A lawsuit filed Thursday in Pulaski County Circuit Court says the security breach of a new state computer program this spring led to identity theft of those seeking to apply for unemployment compensation benefits.
The lawsuit claims that Protech Solutions of Little Rock, which was hired by the state to develop the program, was negligent in its work, leading to a breach that compromised banking information and other personal data of applicants. Plaintiffs also claim the breach led to an invasion of privacy.
Congress, with passage in March of the CARES Act as an economic response to the coronavirus pandemic, established the Pandemic Unemployment Assistance program. It provided benefits, for the first time, to independent contractors, the self-employed, freelancers, "gig" workers and others who typically would not qualify for unemployment benefits.
Congress gave all states federal money to implement and manage the program.
The Division of Workforce Services, which is part of the state Department of Commerce, hired Protech to develop a computer program to collect applications from newly unemployed workers. The state isn't a defendant in the lawsuit, which was assigned to Circuit Judge Alice S. Gray.
Sam Acker, a Wyoming resident who does business in Arkansas, Philip Davidson of Paragould, and Terry Morrow of Clarksville filed the lawsuit. Their attorneys are the Little Rock firm of McDaniel, Wolff & Benca, the Zimmerman firm in Chicago, and DannLaw in Cleveland, Ohio.
In seeking class-action status, the attorneys say some 30,000 applicants could have been affected by the breach. The lawsuit doesn't specify monetary damages being sought.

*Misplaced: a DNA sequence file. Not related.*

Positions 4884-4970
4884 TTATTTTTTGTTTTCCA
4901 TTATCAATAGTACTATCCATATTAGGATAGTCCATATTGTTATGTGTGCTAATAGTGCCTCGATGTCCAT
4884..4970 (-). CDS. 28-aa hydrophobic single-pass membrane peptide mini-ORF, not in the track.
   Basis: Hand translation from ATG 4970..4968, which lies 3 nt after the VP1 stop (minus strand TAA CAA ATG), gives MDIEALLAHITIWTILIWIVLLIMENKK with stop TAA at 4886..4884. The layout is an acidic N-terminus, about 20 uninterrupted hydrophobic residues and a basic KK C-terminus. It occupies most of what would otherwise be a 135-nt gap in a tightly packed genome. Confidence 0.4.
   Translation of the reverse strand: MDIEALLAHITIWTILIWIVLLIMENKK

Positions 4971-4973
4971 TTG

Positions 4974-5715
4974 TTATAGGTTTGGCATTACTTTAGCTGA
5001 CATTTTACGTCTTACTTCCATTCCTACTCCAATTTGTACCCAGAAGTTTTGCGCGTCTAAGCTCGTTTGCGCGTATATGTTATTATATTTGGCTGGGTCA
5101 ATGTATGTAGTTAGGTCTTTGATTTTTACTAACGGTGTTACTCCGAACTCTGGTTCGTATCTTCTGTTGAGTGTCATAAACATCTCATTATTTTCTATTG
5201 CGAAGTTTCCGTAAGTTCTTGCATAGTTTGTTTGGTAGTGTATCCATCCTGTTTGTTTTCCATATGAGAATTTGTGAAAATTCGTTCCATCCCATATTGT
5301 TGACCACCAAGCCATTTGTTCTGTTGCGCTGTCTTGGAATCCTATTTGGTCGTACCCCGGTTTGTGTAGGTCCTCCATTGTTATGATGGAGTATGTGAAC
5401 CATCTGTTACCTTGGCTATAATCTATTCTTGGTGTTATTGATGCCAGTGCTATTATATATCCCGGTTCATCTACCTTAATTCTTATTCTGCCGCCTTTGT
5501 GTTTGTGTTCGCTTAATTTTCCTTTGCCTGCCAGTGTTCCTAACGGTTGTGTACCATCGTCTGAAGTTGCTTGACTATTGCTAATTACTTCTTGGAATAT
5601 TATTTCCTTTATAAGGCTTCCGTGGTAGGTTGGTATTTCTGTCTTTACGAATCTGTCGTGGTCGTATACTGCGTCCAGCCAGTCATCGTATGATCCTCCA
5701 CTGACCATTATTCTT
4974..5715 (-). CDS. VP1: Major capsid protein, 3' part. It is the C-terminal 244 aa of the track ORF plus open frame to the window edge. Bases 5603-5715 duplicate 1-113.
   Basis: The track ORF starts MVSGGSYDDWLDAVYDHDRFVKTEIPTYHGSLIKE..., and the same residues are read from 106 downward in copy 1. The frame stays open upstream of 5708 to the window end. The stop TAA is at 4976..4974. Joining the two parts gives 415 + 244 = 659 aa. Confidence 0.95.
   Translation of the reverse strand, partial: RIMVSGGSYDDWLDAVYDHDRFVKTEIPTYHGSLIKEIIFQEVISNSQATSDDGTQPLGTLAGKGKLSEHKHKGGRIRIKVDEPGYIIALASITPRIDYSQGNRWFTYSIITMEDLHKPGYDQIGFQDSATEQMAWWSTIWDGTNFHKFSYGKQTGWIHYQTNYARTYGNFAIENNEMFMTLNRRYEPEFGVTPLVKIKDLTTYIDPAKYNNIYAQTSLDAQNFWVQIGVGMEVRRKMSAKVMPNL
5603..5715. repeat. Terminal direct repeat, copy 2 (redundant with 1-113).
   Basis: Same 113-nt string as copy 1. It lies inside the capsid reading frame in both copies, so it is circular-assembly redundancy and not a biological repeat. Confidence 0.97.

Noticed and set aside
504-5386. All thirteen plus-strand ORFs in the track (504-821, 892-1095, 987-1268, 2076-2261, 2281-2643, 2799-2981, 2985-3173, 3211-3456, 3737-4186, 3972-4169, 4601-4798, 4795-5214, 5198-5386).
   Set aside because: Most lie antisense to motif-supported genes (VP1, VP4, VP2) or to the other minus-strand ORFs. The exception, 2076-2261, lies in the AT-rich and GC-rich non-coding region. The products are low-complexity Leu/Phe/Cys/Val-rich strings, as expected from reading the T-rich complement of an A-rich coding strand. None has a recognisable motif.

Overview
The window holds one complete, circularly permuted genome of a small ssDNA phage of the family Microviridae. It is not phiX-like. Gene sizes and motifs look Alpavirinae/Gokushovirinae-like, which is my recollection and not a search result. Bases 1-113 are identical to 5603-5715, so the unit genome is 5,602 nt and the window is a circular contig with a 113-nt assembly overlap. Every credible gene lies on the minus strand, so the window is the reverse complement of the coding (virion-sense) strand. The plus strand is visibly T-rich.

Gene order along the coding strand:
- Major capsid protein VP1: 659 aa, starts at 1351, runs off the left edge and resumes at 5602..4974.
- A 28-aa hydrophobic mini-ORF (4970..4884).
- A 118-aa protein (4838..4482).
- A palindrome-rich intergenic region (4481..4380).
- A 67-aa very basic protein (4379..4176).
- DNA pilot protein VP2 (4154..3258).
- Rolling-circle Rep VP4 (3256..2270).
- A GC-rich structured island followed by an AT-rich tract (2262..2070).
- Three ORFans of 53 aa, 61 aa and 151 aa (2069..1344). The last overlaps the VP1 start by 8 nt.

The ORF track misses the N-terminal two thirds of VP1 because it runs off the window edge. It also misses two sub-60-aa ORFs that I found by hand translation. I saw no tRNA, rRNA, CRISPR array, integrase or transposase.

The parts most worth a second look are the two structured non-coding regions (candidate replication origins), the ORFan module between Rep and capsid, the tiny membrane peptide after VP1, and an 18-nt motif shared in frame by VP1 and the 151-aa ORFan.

Tipped off to the problems by a tech-savvy applicant, the Arkansas Times on May 15 reported the data breach on its website and informed state officials. The Times said the applicant, a computer programmer whom it didn't identify, realized that the site left applicants' bank accounts and Social Security numbers exposed.
The Times said the programmer had attempted to contact state authorities before calling the newspaper.
Once informed by the Times of the breach, the state took the program offline for repairs. It went back online five days later.
Along with being victims of identity theft, the plaintiffs said the computer program's failure has prevented them from applying for or receiving unemployment benefits, imperiling their financial condition. With their efforts to apply on hold pending a "fraud review" by the state, the three asked the court for an injunction that would allow their applications to proceed.
State officials have largely declined comment on the breach, citing ongoing investigations by law enforcement.
The weekly benefits in Arkansas under the Pandemic Unemployment Assistance range from $132 to $451. Eligible recipients also get a $600 weekly federal supplement under the Federal Pandemic Unemployment Compensation program, another component of the CARES Act. The $600 supplement, however, expires July 25 in Arkansas unless Congress votes to extend it.
The state has paid out more than $1 billion in federal unemployment benefits in 16 weeks of the pandemic. Arkansas also has paid out $271.3 million in regular unemployment benefits through the unemployment insurance trust fund.
Asked generally about possible fraud before the lawsuit's filing Thursday afternoon, the Division of Workforce Services said, "Like many states, Arkansas has seen a significant increase in Unemployment Insurance benefit fraud, largely in association with identity theft. About 20,000 unemployment claims have been flagged for review over the last few weeks."
The agency said any identity theft in Arkansas "likely occurred as part of national and global breaches in the months and years" before the pandemic. The agency can accept reports of possible fraud at (501) 682-1058, via an online form at www.dws.arkansas.gov and by email at ADWS.InternalAudit@Arkansas.gov.
The case is Samuel Acker et al v. Protech Solutions, 60CV-20-3858.